I've often welcomed guest posts from those of differing opinions to me, and have had the pleasure of hosting several from those of people of faith. Today's post from a Catholic friend differs from these in that it has my full agreement.
Fiona Hanley writes from the perspective of an ordinary Irish Catholic. She's not speaking for an institute or a hierarchy, so it's a voice you may not have heard before.
Today is June 8. It’s Pentecost, marking the end of the Easter period and birthday of the Church. According to the Gospel, apostles have locked themselves in a room terrified. They get a visit from Jesus saying ‘Receive the Holy Spirit. For those whose sins you forgive, they are forgiven; for those whose sins you retain, they are retained.’ Well indeed. Harsh but fair.
The Catholic Church has never said sorry properly for abuse meted out and covered up. Sure, there have been mealy-mouthed lawyer-approved expressions of regret for actions of individuals on the other side of the alter rail. All the words of apology jumbled up to mean nothing at all. Co-operation with enquiries proceeded like a snail under a brick. It’s difficult to understand why there was no full, unconditional apology and expression of responsibility. A professional Catholic of all people should know that without atonement there will be no forgiveness. There are only seven sacraments and that’s one of them.
Last month was a significant one for Catholicism because May is the month of Mary, comforter and protector, source of succour, Mother of Perpetual Help amongst other titles. Pope Francis issued a beautiful and gentle prayer to celebrate her as the Undoer of Knots: “full of kindness and patience you gave us example of how to untie the knots of our life... you put in order, and make more clear the ties that link us to the Lord.”
However May is over and according to the calendar its time to come out from under her arms. Pentecost marks the time of the Holy Spirit. What that means, amongst other things, is a demand to step up and not be afraid of truth and speaking the truth. Let’s not mistake that for evangelism which is boring for everybody else and just rude in my opinion.
The last few weeks in Ireland have seen an unravelling of lies and silence around the deaths of almost 800 ‘illegitimate’ babies and young children whose mothers were placed in the ‘care’ of the Bons Secours nuns in Tuam, Co. Galway. What Irish women did to other Irish women in the name of God is really quite disgusting. Illegitimate. What a thing to call a human. ‘Secours’ deserves scare quotes also.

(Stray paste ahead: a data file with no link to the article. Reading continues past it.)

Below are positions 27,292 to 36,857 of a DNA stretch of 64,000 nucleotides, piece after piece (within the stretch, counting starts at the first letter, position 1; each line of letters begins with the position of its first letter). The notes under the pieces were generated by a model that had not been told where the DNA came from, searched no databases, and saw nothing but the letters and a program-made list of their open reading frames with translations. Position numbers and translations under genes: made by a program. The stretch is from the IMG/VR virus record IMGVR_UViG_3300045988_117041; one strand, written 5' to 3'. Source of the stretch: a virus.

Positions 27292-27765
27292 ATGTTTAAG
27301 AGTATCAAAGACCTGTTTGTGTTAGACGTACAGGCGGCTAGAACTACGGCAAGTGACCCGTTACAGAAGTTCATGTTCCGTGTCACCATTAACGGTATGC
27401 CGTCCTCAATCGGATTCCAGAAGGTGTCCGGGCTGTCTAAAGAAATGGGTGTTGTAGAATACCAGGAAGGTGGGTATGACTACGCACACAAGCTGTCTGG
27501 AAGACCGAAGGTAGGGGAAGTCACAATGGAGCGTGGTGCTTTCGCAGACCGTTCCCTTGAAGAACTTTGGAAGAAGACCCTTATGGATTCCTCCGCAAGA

The mysterious deaths of so many infants isn’t comparable to Victorian workhouses because a vicious conservatism towards unmarried pregnant women cut across Irish society whether the families were poor or not. It's important to note that women weren't kidnapped en masse by religious orders. The default reaction was that women were 'sent away' by their families, an arrangement presumably approved of by local priests and families of the men responsible for the pregna
The State knew what was going on and discussed in the Dáil keeping costs as low as possible. As identified by Elaine Byrne this week, extracts of debates that took place in the seat of Irish government included “doubtless the great proportion of deaths in these cases is due to congenital debility, congenital malformation and other ante-natal causes traceable to the conditions associated with the unfortunate lot of the unmarried mother” (i.e. the fault of the mother for the ‘sin’ of conception) and “these children are not wanted; they are boarded out, and if they die so much the better.”
We should remember that the Irish State and the Irish people are one and the same, and acknowledge that our grandparents were adults. Whether their responsibility was diminished or not, they colluded to persecute the vulnerable. Jason Walsh pointed this out this week when he asked whether the post-Famine church obsession with sex also fitted neatly with economics of land and primogeniture.
The story has been out for weeks now followed by stories of other mother and child homes runs by other female religious orders with more extraordinary and untypical mortality rates. The whole world is talking about it yet Pope Francis has said nothing. Again, it’s difficult to understand why. It’s not as if he’s afraid of the costs of reparation because he’s spoken before of his longing for a poor church. If he’s been in deep, deep prayer about the whole thing it’s really high time to come out and say something.
The leader of the Catholic Church in Ireland has said nothing either. Cardinal Seán Brady was supposed to resign a while back when it transpired that he had witnessed and taken notes on the swearing to secrecy of a child who had come forward to report sexual abuse by a priest. This didn’t emerge any thanks to Brady who stayed quiet throughout investigations pursued by the State. And again, why he hasn’t been shown the door yet by Pope Francis is a bit of a mystery.
Not the it matters hugely in the scheme of things, because we aren’t the persecuted ones, but the hierarchy doesn’t seem to care about the position its silence places ordinary lay Catholics and priests in. It's embarrassing, to say the very, very least.
“For this corruptible must put on incorruption, and this mortal must put on immortality.”
Or not. It’s not as if God forces anybody to do anything. People have free will, they will do what they want all by themselves whether they believe they’re acting for God or not. But scripture says what it says, and as long as full and freely offered atonement is withheld, the Church in Ireland is dying on its ass.